Someone killed a moose on the timber road above our home. That’s not odd given the area in which we live. But what was out of the ordinary was how they treated the carcass. They only took the antlers and left the rest behind. Coyotes, wolves, a cougar, a bobcat, ravens, crows, eagles all came to feast in the snow. When the dog and I came upon it there was nothing left but bone.
A larger animal, likely the cougar, dragged a huge leg bone a dozen yards out of the trees. I had to move it out of the path of ATVs and winter hikers like myself and it was then I noticed the desecration. I stood in the crisp silence of that mountain morning and felt desecrated too. It’s not the first time this kind of thing has happened up that road, just the first time it was a moose.
In the fall hunters had strewn bodies of at least half a dozen deer along that road. They were just cast off, dumped, left for garbage once they’d taken whatever it was they needed as a trophy. You really have to work to move a moose. There’s a day’s work involved in field dressing it and packing it away and if you only want the antlers that’s a horribly inconvenient labour.
So when I read that 43 per cent of people in a Canadian Press-Harris Decima Poll picked the events of 9/11 as the defining moment of the past decade, it didn’t surprise me much. What’s that got to do with a desecrated moose? Everything.
Certainly the vision of the Twin Towers crumbling to the ground that clear September morning was like nothing we had ever seen before. There’s no argument that that cataclysmic event and the events following were historic, life-altering and world-changing. Barack Obama’s election as US President was chosen second in the poll for the same reasons.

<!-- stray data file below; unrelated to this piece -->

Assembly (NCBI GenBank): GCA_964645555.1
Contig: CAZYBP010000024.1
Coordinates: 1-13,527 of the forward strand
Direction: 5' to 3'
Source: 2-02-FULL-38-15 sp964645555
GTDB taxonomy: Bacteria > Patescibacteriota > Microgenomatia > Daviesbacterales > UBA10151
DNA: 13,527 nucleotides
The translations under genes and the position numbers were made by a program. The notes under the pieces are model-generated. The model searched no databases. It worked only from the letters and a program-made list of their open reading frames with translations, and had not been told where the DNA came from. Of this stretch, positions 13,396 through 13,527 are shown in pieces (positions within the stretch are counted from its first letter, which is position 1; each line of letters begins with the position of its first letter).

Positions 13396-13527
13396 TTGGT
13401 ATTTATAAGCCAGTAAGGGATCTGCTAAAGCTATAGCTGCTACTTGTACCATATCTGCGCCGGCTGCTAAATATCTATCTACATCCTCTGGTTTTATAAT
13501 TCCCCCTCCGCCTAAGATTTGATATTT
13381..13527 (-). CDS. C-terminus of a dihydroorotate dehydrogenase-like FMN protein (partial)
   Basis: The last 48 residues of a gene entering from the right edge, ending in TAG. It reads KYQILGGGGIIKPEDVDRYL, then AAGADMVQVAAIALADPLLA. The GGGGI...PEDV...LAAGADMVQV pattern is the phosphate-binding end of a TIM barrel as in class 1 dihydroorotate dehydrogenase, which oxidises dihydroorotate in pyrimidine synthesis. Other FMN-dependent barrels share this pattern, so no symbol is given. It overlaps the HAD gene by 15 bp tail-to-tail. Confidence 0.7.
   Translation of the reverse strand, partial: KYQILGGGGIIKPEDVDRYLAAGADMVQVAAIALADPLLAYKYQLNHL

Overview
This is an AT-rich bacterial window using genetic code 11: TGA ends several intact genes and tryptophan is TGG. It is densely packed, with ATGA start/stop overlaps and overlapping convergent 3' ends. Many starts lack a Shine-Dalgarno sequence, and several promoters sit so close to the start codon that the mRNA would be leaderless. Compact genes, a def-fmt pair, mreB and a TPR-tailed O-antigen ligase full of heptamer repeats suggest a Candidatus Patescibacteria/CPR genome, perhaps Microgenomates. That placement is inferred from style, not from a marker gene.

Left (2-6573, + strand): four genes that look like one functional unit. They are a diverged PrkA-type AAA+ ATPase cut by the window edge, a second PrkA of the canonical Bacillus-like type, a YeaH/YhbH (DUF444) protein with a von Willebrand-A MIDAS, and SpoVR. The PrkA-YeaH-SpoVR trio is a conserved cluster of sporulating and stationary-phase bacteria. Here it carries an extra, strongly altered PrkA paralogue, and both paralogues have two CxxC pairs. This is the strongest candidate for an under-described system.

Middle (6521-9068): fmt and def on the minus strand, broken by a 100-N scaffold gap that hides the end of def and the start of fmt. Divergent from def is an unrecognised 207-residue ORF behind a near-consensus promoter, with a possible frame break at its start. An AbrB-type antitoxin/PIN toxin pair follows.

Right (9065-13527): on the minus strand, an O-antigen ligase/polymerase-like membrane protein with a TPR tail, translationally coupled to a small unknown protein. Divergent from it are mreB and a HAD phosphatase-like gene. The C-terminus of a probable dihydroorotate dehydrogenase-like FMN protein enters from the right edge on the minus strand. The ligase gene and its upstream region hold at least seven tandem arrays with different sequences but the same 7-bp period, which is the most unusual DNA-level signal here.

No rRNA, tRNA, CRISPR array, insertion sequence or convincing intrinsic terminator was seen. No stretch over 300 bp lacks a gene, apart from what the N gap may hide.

But what’s interesting is that people chose cataclysm. What’s telling here is that folks out there saw terrorism and its violent aftermath as the one event in 10 years of human living that defined it. Sure, hope as engendered by Obama came second at 22 per cent followed by the financial angst of the Great Recession at 17 per cent but the message of that first choice is as compelling as a dishonored being. It hit me just as squarely in the gut.
We get inundated with images of war, death, catastrophe, violence, crime and inhumanity all the time. We’re nudged forward to a condition of fear and discontent. We have become conditioned to expect our newscasts and newspapers to continue the deluge of impressions of our confounding ability to hamstring ourselves, of the dark side of our human nature, of the hardness of our lives instead of their glory.
What occurs mostly is a reflex reaction to become insular. We seek protection of ourselves, our families, our loved ones. We become wary. In that wariness itself is the root of our decline as a species. When you spend all your time eyeing the impending threat you make yourself incapable of seeing the awesome degrees of nuance and detail that make life such an incredible experience.
So we learn to guard our conveniences. We eschew the inconvenient. Life becomes about getting our due. So we continue to drive, consume, ignore and disregard at the same time we expect more dire images that tell is to get all we can while we can and no one’s going to tell us any different. And a moose is dishonored in the mountains.
For me, there are a host of other images that define the decade. Some exist in the news of the day but most do not. I look at the surge of humanity that swept in after the levees broke in New Orleans or the tsunami washed across Indonesia. I look at Al Gore’s message to all of us and I regard the choice to elect hope in the United States as indicative of the true nature and desire of our species. Then I look at that trail through the mountains and the wedding ring shining on my hand. My decade is defined by those images and others like them.
I won’t forget 9/11. None of us will. But I won’t let my life be governed by the image. Nor will I choose to define the passage of my time here by the chiaroscuro of anxiety and fear. Instead, I will celebrate this planet and try to remember that I live on one. I will work hard to live with the inconvenience of the mundane and the necessary. I will live like a moose and stand in the shallows, swept up in the nuance and detail, not eying the impending threat.
Richard Wagamese is Ojibway and the author of Keeper’n Me. He won the Canadian Author’s Award for Dream Wheels and his new novel, Ragged Company, is out from Doubleday. He can be reached at firstname.lastname@example.org